So … a start … let us see how it goes from here.

Why do people want to start fights?

A recent tweet (or rather a retweet) had the following URL (in which we see ten commandments from a technically savvy teacher to technicians) – http://bit.ly/dpdjFO – and whilst I can understand the intention I just find it opens up the can of worms that is techie/teacher bashing. On places like the TES forums you get techie bashing (interspersed with some common sense) and on EduGeek.net you get the occasionaly rant about clueless teachers (followed by lots of agreement and the odd balanced example of clueful teachers). It frustrates me. It annoys me the two groups of people who could do much when they work together suddenly express a lack of understanding about the other is doing … And then you get some wonderful examples of it all working together.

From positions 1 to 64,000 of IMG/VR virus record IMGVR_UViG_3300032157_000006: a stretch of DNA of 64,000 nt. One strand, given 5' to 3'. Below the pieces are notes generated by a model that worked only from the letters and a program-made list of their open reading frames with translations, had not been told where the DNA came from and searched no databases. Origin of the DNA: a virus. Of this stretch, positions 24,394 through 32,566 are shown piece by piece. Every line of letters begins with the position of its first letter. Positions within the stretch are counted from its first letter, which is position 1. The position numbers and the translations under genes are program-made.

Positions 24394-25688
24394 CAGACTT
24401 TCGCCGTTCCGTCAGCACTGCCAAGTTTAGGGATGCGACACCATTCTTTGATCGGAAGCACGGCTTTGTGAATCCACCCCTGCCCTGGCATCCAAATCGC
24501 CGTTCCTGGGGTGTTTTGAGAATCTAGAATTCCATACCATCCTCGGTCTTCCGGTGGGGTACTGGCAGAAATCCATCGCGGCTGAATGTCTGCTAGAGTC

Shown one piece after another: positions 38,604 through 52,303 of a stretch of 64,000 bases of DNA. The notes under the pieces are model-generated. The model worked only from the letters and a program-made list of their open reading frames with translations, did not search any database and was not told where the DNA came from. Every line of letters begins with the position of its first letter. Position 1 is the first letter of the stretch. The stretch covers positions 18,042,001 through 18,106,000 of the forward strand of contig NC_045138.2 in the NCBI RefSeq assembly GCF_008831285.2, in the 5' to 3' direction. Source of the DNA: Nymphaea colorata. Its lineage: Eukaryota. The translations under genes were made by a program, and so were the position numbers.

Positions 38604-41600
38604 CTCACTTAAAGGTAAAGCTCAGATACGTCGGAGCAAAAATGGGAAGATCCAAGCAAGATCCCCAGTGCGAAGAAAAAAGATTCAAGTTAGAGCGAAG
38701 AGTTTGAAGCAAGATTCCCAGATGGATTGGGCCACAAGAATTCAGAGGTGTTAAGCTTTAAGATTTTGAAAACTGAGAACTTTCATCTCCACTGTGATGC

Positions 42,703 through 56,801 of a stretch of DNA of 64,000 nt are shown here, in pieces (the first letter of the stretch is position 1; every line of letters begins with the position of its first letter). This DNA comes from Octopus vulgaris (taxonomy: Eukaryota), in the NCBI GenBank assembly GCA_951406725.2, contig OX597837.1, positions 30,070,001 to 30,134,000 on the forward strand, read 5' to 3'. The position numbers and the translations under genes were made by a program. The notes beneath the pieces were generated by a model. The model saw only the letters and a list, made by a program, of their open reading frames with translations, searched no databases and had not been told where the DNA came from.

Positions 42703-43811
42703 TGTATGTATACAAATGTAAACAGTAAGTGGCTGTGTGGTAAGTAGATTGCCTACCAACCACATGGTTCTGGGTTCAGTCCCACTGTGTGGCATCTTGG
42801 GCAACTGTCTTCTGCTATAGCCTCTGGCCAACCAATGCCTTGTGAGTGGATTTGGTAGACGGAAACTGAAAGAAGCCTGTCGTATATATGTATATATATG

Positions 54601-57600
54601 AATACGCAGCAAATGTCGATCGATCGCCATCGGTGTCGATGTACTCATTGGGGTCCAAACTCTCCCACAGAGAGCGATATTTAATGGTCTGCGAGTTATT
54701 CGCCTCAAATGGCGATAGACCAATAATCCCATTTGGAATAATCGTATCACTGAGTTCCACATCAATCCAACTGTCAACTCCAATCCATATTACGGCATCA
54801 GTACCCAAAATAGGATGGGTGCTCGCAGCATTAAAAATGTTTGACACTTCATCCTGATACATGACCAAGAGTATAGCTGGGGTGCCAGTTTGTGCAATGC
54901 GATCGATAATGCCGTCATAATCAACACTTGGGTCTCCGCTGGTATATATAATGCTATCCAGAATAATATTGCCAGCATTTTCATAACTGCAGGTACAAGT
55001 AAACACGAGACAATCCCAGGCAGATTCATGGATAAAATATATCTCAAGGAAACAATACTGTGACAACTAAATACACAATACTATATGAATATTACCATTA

As a result I am reposting the 10 Commandments, followed by the techie equivalent. I will then stick in my own version … and I make no apology for any trolling that appears to be taking place. As I was poked to respond, I am poking others to rise too!

The ten commandments of school tech support

  • [Original]Thou shalt test the fix.
    [Techie]Thou shalt accept that we can only fix things we get told about. Reading minds might get us burnt at the stake.
    [Me]Communication and the processes by which tech support work should be effectively communicated, but all should accept that it is a two way thing.
  • [Original]Thou shalt talk to actual students and teachers and make time to watch how technology works during actual class time, not just when it’s quiet.
    [Techie]Thou shalt listen to technicians when they ask questions, give truthful answers about what you expect technology to do and accept that there are limitations.